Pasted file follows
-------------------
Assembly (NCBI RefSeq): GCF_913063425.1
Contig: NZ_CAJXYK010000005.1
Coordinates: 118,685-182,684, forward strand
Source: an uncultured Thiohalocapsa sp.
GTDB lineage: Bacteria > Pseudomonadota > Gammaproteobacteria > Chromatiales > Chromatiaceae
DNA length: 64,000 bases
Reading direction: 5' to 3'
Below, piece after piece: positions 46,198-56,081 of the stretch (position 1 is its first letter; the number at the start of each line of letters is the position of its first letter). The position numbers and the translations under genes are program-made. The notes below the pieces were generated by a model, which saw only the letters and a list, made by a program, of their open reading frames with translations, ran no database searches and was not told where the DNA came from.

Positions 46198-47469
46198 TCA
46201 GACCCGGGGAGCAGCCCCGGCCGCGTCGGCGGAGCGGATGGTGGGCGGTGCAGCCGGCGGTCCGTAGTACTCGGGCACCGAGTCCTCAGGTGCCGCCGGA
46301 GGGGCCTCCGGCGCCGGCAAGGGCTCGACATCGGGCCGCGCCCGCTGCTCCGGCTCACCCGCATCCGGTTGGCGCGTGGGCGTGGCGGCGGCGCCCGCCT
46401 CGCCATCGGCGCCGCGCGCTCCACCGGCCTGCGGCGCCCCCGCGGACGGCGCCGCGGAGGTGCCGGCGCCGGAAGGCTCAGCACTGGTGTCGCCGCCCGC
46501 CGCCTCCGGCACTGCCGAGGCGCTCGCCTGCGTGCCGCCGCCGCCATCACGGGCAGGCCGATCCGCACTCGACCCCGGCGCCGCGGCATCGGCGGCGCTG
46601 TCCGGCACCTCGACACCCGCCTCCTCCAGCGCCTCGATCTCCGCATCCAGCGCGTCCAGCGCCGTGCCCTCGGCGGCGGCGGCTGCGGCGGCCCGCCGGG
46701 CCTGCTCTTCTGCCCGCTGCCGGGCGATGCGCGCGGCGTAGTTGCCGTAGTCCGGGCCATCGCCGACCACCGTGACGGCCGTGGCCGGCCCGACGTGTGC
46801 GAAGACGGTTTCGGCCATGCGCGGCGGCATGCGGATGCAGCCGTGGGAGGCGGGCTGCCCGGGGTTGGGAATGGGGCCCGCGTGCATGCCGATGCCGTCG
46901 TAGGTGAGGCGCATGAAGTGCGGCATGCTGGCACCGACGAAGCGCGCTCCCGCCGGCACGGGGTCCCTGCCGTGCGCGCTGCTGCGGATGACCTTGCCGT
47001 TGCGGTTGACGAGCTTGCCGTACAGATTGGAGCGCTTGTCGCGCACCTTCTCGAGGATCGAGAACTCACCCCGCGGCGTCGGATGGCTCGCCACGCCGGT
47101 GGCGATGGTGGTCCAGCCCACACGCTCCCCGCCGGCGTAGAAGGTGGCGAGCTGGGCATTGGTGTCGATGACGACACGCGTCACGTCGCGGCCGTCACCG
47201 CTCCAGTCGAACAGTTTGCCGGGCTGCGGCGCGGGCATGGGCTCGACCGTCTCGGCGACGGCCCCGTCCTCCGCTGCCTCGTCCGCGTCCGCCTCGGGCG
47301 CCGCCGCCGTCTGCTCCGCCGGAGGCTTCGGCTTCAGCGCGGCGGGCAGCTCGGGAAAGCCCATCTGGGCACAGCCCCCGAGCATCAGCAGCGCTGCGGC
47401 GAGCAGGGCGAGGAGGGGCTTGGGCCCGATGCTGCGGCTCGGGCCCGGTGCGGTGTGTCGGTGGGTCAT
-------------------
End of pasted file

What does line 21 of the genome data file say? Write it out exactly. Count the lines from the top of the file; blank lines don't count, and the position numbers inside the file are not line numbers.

47201 CTCCAGTCGAACAGTTTGCCGGGCTGCGGCGCGGGCATGGGCTCGACCGTCTCGGCGACGGCCCCGTCCTCCGCTGCCTCGTCCGCGTCCGCCTCGGGCG